Rozalind MacPhail is performing the St. John’s premiere of her ECMA-winning piece From The River To The Ocean in the Suncor Hall at Memorial University on May 12th at 7:00pm, admission is free.  

MacPhail, a local musician and filmmaker,  has just returned from New Brunswick where her audio-visual piece From The River To The Ocean was named Electronic Music Recording of The Year at the East Coast Music Awards.

From The River To The Ocean is an album written to accompany a collection of silent short films. At the premiere this Friday, MacPhail will be playing the musical component live as the films screen.

MacPhail began work on From The River To The Ocean while she was completing an artist residency offered by the Cucalorous Film Festival in Wilmington, North Carolina. The project is about place and each combination of song and video aims to evoke Wilmington from a distinct perspective.

“That place is just thriving with collaborative energy…I was meeting all of these really inspiring filmmakers and I loved the place. I wanted to capture all those memories, I knew it was a really special time and I wanted to express that through music and through film,” MacPhail said.

She decided to ask some of the filmmakers she met during the residency to contribute their own short films about Wilmington to the project. As a result, a diverse mix of filmmaking styles come together in From The River To The Ocean.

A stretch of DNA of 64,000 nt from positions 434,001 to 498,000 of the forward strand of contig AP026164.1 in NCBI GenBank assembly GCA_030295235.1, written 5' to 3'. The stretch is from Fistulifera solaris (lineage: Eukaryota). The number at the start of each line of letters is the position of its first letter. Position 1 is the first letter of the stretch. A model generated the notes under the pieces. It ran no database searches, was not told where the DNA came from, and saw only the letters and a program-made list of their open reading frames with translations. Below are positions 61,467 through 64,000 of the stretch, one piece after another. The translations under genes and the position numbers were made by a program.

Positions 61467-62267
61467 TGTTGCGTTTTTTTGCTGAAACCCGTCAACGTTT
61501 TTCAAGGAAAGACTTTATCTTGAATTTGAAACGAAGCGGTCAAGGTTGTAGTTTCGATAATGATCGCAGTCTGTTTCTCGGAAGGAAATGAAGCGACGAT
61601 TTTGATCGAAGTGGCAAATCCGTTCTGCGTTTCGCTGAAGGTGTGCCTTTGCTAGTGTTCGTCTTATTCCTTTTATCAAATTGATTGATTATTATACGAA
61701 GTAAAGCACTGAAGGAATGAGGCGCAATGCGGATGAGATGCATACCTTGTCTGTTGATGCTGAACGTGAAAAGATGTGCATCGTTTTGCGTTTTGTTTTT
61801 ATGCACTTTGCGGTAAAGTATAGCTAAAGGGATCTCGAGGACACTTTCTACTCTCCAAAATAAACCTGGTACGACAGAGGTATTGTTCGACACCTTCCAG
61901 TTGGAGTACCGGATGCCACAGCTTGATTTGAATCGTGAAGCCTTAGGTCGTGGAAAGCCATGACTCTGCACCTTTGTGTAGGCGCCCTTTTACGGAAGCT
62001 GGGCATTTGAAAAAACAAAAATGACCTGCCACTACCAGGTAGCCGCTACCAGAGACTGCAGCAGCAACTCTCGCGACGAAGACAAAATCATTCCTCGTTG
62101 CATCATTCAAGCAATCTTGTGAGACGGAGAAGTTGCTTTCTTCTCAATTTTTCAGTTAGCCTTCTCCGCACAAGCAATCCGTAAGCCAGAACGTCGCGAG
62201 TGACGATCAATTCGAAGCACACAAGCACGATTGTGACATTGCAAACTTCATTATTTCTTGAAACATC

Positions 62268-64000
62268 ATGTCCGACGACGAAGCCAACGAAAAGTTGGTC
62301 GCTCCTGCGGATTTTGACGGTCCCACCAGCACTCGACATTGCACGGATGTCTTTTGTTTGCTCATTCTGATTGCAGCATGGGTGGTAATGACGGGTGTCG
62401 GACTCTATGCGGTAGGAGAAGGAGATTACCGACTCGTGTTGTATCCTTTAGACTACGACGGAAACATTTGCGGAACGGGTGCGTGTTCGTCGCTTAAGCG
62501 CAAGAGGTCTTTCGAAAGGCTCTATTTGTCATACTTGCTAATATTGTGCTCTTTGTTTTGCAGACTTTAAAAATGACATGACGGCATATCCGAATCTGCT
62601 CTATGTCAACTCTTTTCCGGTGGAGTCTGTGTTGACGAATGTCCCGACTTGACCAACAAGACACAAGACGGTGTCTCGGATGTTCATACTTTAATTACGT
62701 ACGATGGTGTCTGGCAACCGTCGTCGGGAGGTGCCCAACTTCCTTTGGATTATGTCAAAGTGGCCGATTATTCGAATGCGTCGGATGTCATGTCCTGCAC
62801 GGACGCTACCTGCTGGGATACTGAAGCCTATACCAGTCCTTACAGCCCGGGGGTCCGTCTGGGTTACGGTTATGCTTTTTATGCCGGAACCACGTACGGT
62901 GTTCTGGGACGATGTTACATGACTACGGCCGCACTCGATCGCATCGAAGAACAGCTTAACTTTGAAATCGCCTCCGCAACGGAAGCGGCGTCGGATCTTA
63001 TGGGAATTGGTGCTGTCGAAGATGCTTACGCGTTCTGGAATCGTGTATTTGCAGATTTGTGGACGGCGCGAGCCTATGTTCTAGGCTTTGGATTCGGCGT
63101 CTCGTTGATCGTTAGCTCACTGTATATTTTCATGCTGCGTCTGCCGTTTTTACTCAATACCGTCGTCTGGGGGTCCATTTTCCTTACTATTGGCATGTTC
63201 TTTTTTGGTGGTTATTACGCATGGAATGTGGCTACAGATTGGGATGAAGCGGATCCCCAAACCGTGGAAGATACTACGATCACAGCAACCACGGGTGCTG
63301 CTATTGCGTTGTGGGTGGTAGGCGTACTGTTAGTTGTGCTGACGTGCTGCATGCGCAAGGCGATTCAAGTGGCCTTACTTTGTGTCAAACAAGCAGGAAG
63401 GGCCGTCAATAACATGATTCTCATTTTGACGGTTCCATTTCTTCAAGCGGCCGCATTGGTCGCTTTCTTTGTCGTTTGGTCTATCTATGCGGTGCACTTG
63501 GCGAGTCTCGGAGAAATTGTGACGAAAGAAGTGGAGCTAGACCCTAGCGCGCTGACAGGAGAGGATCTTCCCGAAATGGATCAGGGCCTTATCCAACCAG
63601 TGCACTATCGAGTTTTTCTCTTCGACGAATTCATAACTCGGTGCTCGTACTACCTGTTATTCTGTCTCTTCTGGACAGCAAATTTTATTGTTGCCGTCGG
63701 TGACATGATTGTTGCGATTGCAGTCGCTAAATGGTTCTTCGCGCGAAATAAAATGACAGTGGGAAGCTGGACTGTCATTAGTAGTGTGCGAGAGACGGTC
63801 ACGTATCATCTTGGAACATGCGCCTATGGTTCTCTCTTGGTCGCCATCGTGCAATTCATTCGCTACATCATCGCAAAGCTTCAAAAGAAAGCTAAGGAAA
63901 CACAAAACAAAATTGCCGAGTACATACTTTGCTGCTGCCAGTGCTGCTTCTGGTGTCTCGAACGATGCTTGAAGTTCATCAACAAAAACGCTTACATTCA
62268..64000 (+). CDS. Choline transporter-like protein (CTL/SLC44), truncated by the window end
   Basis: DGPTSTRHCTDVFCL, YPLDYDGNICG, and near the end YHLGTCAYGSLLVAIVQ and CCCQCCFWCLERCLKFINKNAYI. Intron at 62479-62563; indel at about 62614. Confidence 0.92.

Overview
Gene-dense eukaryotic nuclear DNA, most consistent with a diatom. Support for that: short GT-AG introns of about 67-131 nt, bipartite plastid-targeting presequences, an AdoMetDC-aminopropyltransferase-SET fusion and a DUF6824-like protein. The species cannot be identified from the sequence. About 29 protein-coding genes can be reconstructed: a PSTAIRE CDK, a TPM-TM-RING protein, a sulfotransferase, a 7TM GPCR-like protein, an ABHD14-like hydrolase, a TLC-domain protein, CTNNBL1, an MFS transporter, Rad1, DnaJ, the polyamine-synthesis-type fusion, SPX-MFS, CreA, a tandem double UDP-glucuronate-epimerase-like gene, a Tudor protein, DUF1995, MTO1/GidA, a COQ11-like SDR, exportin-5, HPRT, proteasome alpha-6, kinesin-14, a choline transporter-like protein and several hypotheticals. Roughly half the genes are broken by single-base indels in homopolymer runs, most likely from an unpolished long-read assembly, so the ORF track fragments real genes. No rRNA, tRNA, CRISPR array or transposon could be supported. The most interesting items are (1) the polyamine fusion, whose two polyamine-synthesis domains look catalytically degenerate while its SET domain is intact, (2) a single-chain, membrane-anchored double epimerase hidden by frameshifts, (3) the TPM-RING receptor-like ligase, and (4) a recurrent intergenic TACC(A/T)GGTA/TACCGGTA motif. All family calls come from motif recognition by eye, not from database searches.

“Some of the filmmakers are from Wilmington, a lot of them are from abroad and of course there’s me from Newfoundland. So there’s a real sense of everybody having …their own story to tell about their experience of Wilmington,” MacPhail said.

MacPhail made two short films for the album while she was in Wilmington, each exploring a different genre;  “Leave A Note” is a semi-autobiographical account of MacPhail’s last day in Wilmington, and “Now Accepting Food Stamps” (BELOW) is an impressionistic piece that addresses the poverty and racism she witnessed in the town.

“Our current climate and what I’m hearing from friends that I’m in close connection with down south makes it feel like the appropriate time to be sharing ‘Now Accepting Food Stamps’,”MacPhail said.

MacPhail made both films on a super 8 camera and hand-processed the film. The hand-processing causes black flecks to dance across the images, making contemporary footage feel like it’s from an earlier era. The effect is fitting for a project about memory and what it means to capture a moment in time.

“When people experience [From The River To The Ocean] in a live setting it inspires them to go home and think about the marks they can leave for others in their own lives and how much it connects all of us. I really encourage people to explore how they’re capturing their memories “ MacPhail said.

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